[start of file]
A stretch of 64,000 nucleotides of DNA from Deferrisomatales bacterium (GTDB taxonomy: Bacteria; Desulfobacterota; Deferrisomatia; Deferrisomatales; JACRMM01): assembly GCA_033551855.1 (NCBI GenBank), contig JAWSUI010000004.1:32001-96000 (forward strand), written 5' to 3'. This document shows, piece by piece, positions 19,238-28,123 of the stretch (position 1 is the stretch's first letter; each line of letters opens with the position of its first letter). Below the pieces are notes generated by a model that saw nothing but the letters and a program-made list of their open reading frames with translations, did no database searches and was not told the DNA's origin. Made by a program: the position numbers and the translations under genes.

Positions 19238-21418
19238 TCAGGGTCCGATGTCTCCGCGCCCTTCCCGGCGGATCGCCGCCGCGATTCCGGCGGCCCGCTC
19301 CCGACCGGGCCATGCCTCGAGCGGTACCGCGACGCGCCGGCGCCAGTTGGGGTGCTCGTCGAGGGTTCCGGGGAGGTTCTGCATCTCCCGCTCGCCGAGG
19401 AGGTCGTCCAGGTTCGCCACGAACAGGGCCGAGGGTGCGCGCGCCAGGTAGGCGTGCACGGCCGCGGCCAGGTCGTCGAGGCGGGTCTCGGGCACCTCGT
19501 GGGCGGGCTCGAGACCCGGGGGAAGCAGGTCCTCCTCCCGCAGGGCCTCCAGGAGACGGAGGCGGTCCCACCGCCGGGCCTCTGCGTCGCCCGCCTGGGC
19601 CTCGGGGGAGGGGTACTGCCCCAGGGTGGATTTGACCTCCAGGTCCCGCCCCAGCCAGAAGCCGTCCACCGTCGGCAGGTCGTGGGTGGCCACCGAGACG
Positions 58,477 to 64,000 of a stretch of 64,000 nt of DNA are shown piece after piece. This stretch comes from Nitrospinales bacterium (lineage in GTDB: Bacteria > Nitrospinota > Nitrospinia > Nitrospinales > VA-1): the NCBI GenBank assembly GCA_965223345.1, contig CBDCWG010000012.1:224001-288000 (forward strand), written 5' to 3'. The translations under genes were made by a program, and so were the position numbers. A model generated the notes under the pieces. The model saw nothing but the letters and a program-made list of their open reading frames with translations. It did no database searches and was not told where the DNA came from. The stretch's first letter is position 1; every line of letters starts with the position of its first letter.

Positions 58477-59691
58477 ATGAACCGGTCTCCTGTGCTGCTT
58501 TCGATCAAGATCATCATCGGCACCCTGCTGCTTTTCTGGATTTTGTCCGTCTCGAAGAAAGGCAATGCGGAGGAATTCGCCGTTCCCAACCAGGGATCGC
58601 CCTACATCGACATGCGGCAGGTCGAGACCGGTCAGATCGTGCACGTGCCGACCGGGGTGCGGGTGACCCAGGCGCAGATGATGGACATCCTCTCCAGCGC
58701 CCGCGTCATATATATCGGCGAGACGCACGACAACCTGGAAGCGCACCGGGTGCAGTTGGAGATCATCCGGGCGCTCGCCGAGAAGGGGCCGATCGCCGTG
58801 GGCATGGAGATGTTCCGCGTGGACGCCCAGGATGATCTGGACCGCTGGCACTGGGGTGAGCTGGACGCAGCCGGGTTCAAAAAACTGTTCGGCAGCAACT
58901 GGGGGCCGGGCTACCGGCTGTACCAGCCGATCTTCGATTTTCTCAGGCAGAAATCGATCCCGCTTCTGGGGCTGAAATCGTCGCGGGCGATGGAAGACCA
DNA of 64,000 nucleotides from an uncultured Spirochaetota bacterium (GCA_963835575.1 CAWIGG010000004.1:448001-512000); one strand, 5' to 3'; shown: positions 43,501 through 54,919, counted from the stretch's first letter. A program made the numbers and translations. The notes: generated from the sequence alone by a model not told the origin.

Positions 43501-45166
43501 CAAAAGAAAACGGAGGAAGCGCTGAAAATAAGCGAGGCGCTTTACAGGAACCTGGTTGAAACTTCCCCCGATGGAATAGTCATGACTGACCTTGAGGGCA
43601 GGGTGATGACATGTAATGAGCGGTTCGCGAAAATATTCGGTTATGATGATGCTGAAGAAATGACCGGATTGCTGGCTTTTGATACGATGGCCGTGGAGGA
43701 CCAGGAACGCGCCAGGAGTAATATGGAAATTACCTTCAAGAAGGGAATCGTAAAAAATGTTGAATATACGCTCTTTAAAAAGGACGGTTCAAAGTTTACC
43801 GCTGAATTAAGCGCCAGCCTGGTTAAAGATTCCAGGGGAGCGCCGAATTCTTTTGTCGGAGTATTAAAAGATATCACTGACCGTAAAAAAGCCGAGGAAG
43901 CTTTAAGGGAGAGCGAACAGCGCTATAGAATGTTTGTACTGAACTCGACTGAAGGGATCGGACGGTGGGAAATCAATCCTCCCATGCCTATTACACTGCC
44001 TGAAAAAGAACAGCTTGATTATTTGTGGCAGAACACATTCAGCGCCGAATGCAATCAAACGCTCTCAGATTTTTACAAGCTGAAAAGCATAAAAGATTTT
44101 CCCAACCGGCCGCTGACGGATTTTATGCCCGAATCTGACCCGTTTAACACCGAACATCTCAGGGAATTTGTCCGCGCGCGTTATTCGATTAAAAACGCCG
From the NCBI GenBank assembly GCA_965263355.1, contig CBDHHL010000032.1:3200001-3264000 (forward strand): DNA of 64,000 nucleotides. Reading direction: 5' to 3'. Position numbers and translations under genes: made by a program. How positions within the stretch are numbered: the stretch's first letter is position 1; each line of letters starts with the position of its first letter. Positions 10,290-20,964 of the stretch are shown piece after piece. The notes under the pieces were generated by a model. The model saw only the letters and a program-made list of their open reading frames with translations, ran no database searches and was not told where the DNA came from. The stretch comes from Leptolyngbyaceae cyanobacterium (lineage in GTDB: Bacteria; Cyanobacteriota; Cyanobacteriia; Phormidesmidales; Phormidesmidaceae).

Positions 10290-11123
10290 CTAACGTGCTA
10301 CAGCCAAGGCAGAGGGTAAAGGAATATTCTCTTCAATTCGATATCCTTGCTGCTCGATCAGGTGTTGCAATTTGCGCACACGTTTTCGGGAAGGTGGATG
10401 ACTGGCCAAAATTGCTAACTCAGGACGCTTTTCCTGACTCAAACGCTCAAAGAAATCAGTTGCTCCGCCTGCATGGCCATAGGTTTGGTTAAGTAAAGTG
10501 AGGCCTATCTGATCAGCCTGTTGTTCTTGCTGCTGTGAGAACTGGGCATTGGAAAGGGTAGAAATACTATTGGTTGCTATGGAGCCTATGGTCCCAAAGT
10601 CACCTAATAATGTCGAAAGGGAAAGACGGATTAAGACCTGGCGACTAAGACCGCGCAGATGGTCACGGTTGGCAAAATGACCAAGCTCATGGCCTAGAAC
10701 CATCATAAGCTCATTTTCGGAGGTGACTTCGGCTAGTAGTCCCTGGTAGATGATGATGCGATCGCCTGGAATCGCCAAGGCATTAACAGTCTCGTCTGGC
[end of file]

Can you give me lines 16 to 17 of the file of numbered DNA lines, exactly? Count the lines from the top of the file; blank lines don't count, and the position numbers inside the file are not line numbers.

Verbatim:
DNA of 64,000 nucleotides from an uncultured Spirochaetota bacterium (GCA_963835575.1 CAWIGG010000004.1:448001-512000); one strand, 5' to 3'; shown: positions 43,501 through 54,919, counted from the stretch's first letter. A program made the numbers and translations. The notes: generated from the sequence alone by a model not told the origin.

Positions 43501-45166